Theme 2: Building a solid foundation in the complexity of HUD (the U.S. Department of Housing and Urban Development) affordable housing regulations. The service we perform for families living in HUD’s subsidized multifamily housing sits within a very complex web of rules and requirements, at the city/county/state/federal levels. Beyond their ability to be compassionate, our RLs are masters of these regulations.
  • "Every call on the Resident Liaison line is like a pop-quiz in Compliance. You never know what subject might come up, and you need to be prepared to provide the answer or know how to find the answer. "

  • "The RL position is the first step to understanding HUD’s Section 8 Multifamily Housing requirements. You become familiar with the HUD 4350.3 Occupancy manual and how it relates to owners and residents. That builds an appreciation for the items reviewed by our team during [audit] inspections."

  • "The RL position taught me how important it is to research issues and find solutions when I can.  With so many guidebooks and housing notices, RL taught me to get my nose in those books and notices and research various queries."

  • "Every day I was researching items on HUD.gov or in 4350.3 HUD Handbook. Continuously reading various housing notices."

  • "It helped me learn the ins and outs of leases, house rules, and various policies."

  • "I learned how rents are calculated and various deductions apply."

  • "It increased my knowledge with various landlord tenant laws."

  • "I found myself reviewing/familiarizing myself with Washington, Utah, Nebraska, and Hawaii landlord tenant laws to further assist tenants."

  • "My time as a Resident Liaison was like a great boot camp. It laid a great foundation of multifamily housing program knowledge."

  • “Serving as the Resident Liaison is a sure-fire way to learn the details of the 4350.3 very quickly, and to learn how the HUD regulations translate to real-life for families and [property owners and management staff]. While answering the Resident Liaison line, I became fairly confident in my ability to understand and explain HUD regulations for Project Based Section 8."

Theme 3: Seeing the world through the lens of the families we serve. Daily contact with the family members we serve has built an appreciation for what life is like for those living in HUD’s multifamily housing. And through our RLs, our entire agency expands its capacity and desire to serve them better.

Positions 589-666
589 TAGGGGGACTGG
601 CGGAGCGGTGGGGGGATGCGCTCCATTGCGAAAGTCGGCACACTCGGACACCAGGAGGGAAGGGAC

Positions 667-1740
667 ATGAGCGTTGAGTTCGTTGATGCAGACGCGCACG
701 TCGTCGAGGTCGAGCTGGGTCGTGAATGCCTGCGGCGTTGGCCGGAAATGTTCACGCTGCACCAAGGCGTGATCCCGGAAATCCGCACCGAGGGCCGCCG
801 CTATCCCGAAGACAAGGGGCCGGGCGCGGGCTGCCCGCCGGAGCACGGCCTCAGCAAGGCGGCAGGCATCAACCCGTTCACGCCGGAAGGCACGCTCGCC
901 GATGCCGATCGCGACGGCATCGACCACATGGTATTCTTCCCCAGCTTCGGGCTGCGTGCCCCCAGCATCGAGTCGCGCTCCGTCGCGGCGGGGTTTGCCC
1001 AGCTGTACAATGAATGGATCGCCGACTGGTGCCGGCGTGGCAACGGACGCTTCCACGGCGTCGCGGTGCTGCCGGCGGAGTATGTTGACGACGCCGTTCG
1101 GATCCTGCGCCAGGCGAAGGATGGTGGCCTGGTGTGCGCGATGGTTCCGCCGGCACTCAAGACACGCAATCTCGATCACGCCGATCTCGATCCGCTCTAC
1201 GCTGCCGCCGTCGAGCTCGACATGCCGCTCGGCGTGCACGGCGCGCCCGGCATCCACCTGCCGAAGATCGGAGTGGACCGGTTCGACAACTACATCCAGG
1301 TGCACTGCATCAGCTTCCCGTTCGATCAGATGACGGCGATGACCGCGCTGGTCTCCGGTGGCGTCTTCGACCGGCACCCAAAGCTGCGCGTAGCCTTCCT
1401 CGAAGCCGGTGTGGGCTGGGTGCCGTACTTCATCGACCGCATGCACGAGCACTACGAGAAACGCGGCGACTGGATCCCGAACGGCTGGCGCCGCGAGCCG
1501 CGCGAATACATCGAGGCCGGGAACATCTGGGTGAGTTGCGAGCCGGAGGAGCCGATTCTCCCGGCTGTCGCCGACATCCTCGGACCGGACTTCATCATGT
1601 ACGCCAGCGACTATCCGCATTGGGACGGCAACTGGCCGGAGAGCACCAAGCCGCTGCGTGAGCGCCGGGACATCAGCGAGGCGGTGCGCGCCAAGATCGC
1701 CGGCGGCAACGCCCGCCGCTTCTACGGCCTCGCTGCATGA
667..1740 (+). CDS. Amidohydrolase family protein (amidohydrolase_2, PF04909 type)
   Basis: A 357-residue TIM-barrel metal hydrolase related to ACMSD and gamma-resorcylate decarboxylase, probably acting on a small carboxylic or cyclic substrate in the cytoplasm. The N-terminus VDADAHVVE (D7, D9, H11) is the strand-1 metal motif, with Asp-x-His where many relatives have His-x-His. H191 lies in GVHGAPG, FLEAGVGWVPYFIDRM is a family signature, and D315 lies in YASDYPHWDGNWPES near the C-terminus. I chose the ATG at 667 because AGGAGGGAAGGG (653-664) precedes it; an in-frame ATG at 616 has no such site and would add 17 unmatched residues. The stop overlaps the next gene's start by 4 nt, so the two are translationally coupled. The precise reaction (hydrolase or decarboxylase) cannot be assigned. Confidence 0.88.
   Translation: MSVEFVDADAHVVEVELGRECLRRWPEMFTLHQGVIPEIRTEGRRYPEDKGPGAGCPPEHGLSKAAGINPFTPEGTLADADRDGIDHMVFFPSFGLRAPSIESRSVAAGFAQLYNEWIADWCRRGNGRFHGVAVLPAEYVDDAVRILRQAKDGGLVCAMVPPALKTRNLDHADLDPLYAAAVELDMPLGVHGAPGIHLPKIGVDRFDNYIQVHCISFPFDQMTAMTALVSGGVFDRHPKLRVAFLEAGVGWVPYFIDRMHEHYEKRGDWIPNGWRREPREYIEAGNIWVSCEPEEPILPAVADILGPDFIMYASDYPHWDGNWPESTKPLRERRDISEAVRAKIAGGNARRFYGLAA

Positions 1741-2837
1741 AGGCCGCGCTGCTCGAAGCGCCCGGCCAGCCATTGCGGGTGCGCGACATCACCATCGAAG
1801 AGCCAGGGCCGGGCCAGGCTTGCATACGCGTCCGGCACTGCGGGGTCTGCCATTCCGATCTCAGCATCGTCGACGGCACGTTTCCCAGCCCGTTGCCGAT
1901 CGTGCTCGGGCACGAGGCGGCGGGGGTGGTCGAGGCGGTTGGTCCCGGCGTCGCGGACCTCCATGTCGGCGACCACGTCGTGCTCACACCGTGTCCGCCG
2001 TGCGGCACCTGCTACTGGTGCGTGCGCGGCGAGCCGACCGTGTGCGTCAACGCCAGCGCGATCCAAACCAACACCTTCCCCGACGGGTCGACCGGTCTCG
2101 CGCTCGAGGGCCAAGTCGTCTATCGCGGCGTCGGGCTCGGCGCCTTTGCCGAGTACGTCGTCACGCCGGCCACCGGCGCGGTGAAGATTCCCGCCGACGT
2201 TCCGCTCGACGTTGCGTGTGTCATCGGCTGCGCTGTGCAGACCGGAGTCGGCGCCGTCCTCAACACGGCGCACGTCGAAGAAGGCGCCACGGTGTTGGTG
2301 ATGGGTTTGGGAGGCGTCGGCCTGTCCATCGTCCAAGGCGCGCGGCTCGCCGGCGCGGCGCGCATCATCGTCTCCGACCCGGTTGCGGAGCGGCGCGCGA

• "Working as a RL is a direct line to the people that HUD serves. The RL position is an important factor in understanding the world of our residents versus our [property owners and management staff]."

  • "People just want someone to listen to their concerns – it’s important to remember to listen and acknowledge people’s feelings."

  • "Most of the residents I spoke to take pride in where they live."

  • "Job loss has a lasting impact when living paycheck to paycheck."

  • "So many of the residents are on a fixed income."

  • "Residents want to work but are afraid of losing housing. Just because your income increases, does not mean you can suddenly afford an increased rent."

  • "Their frustrations are not with me, but with the situation, I had to remember to be patient."

  • "A lot of people do not understand the ins and outs of the HUD program they are involved in."

In closing, I’d like to pick up on that last quote about participants not understanding the ins and outs of their HUD program. Our Resident Liaisons offer a guiding hand in helping families navigate what often feels like a daunting path to find a resolution. Along that journey, the RL’s exercise patience, compassion, and attention to detail. It shouldn’t come as a surprise that our RL’s are highly sought after from other departments at CMS and from other organizations in the HUD multi-family world. We’re lucky to have them and so are the families they serve. Tim mask png

Click here for BHA Vision, Mission and Statement of Values.

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Bremerton Housing Authority
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Bremerton, WA  98337